Artful Touches

Kate Wannemacher is a Columbus designer who was long ago bitten by the travel bug. An interior designer, Wannemacher has transformed the style of many central Ohio homes using items that hold meaning to the homeowner, and bring a sense of style and personality to each interior she touches. The Canton-to-Clintonville transplant is an active member of the Columbus Museum of Art Women’s Board. Wannemacher grew up immersed in the arts, be it ballet, historic homes, music, or museums. She is one of the lucky few who have married their passion to their paycheck. (614) caught Wannemacher between makeovers to ask her a bit about her process.

By Corrie Whitt

You draw a lot of inspiration from your travels. Tell us how this has affected your process and taste. ​

I’ve really been fascinated with how older countries live with antiques and historic architecture. They do it in such a modern way, it feels so effortless.

Unlike some other designers, you focus on using items that clients already have. Can you tell us about some challenges and advantages of this process?

I really try to encourage my clients to start a collection of good pieces that they can build on throughout their life, rather than spreading the budget out ​thinly​ and replacing everything. Other times I like to use things a client owns because it gives the home a sense of history.

What advice do you have for people who are combining households with different styles, who have different style sensibilities?

Figure out why you like what you like. As in what does Mr. Smith like about Mid-Century Modern and what does Mrs. Smith like about French Country style? Maybe Mr. Smith likes the simple unfussy profiles of the Mid-Century furniture and Mr. Smith likes the relaxed feel of French Country style. I would guide them to use Mid-Century furniture with a few simple French Country pieces and do a weathered finish for the flooring or walls with casual linen drapes.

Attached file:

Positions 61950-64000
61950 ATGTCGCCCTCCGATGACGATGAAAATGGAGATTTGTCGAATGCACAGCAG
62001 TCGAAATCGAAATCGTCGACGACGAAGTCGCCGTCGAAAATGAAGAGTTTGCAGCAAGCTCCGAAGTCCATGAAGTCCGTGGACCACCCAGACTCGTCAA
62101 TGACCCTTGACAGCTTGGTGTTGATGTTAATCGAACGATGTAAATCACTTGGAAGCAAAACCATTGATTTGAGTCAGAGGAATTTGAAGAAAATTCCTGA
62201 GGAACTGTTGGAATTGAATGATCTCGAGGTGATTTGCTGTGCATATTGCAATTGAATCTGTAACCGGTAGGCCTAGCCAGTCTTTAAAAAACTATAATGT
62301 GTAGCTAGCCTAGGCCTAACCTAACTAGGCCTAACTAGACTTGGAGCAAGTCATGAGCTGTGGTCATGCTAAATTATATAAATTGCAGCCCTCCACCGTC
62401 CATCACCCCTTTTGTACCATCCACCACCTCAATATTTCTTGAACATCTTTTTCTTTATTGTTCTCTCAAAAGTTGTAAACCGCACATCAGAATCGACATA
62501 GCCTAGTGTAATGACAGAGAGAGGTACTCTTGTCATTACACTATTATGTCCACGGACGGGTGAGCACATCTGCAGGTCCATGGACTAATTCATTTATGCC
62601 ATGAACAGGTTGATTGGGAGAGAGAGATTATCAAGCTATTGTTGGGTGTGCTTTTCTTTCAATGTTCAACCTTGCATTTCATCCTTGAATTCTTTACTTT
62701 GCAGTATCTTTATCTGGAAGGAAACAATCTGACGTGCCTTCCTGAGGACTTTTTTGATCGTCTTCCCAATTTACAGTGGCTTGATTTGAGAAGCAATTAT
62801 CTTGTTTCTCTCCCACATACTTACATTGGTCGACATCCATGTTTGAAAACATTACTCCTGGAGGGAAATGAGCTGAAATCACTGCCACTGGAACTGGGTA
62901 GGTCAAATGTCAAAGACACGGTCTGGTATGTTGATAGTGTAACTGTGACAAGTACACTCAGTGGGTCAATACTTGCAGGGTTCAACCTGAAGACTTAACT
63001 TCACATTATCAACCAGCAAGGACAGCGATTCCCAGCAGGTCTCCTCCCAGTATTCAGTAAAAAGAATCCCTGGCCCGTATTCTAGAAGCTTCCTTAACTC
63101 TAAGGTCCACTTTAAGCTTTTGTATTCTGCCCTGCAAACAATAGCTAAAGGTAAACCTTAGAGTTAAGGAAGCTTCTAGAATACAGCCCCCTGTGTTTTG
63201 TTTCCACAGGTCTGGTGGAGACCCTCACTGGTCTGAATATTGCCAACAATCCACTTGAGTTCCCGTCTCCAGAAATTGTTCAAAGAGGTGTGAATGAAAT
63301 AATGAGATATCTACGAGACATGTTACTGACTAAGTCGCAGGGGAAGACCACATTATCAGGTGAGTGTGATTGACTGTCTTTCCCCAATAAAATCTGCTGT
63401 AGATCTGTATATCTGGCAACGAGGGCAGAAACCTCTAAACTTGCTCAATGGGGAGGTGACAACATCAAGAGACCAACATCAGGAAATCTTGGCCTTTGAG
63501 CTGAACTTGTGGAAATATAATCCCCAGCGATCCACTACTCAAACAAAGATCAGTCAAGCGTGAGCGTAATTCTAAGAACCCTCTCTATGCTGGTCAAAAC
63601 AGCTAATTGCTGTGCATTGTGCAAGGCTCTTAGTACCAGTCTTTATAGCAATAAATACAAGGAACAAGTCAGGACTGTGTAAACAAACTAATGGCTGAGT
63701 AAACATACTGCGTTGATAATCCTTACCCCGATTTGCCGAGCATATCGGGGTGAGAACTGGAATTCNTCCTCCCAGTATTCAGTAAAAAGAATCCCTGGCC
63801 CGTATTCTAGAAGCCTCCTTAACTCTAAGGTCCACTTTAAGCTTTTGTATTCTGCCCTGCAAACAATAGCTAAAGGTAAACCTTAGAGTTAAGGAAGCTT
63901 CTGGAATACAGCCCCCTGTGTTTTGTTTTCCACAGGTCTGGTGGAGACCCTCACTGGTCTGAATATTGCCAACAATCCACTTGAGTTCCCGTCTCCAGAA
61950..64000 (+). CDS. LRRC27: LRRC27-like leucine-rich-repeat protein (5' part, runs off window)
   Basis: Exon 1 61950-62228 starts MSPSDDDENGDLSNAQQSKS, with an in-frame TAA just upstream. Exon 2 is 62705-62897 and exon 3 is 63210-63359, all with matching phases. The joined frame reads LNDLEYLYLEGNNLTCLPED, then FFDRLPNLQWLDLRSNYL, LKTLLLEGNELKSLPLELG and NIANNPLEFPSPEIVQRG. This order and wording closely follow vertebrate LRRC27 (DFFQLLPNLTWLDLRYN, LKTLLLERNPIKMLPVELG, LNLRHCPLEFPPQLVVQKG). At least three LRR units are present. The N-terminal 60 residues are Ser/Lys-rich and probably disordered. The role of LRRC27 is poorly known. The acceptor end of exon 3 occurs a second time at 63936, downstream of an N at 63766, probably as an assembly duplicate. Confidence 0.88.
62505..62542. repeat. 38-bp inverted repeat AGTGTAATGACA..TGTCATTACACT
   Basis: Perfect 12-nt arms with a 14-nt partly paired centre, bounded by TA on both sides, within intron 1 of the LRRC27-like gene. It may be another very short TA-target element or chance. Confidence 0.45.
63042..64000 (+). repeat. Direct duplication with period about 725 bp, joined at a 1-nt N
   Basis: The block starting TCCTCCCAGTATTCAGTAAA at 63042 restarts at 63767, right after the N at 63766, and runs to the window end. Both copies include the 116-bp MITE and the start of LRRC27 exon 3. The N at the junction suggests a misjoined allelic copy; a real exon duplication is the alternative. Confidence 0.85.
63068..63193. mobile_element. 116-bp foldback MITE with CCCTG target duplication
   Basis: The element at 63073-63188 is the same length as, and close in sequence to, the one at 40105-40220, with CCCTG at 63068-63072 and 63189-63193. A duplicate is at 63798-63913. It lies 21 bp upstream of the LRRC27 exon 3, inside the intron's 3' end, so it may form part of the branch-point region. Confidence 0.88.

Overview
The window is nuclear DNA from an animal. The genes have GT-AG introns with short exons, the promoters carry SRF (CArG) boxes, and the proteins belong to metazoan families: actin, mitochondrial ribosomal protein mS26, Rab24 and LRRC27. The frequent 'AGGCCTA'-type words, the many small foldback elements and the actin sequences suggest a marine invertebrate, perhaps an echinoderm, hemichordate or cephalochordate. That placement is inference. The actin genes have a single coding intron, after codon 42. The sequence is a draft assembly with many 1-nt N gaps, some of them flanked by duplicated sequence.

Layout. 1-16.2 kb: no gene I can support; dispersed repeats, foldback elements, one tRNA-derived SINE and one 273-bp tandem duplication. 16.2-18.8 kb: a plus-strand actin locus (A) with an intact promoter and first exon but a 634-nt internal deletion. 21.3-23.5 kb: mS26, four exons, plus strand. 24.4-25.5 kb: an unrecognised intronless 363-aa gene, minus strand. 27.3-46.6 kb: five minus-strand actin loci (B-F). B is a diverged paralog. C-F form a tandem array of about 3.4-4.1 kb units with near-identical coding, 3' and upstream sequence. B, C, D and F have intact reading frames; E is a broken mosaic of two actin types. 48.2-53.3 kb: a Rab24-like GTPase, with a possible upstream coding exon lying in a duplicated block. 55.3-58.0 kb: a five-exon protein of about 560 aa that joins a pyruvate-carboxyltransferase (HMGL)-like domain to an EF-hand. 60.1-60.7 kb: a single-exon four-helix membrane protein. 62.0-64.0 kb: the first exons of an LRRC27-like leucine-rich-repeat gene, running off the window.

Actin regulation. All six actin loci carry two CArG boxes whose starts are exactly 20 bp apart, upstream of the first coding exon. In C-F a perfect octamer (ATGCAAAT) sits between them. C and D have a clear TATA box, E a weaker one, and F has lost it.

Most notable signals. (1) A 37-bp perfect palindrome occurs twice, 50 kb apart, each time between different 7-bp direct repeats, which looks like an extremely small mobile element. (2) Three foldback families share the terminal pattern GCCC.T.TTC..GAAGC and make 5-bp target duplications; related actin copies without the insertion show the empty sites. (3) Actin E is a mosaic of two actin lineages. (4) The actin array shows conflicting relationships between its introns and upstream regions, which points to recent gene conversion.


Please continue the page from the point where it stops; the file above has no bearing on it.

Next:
By Corrie Whitt

Do you have a “golden rule” of home design?

I always want my client’s guests to feel, “Wow, this person is stylish” rather than “They must have hired a designer.” I really want their home to look like them. I don’t think people realize how much more their homes can do for them. Most homes I visit are operating at 60 percent at best. You really need to look at your individual lifestyle. Unless you’ve painstakingly built or remodeled your home to customize your every need, chances are you’re living in a home that was built either for someone else, or by a builder to appeal to whatever the trends were at the time.

A lot of people might like to consult an interior designer, but don’t have the budget. What advice can you offer them?

Design blogs are a great resource for ideas and advice. Some of my favorites are Remodelista, Design Sponge, and Dustjacket Attic.

By Corrie Whitt

What are some interesting challenges you have encountered in designing for clients? Family and friends?

Challenges are usually budget and timelines. HGTV and Pinterest really give unrealistic budgets and timelines for projects. A lot of designers can be booked out for a month or two and it breaks my heart when I have to turn down a potential client because they would need me to start immediately.

What is the coolest design project you’ve ever gotten to embark on?

The projects I’m the most proud of are the ones where I was included in the very beginning of building a house to the end of the process. Things like lighting plans and ceiling and window heights are so important and not easy to change after the fact.

What are some simple things people can do to improve or update their space without spending any money? Or spending very little?

Plants or flowers make such an impact. Go outside and cut a piece of wild ivy or whatever is in your garden and put it in a vase.

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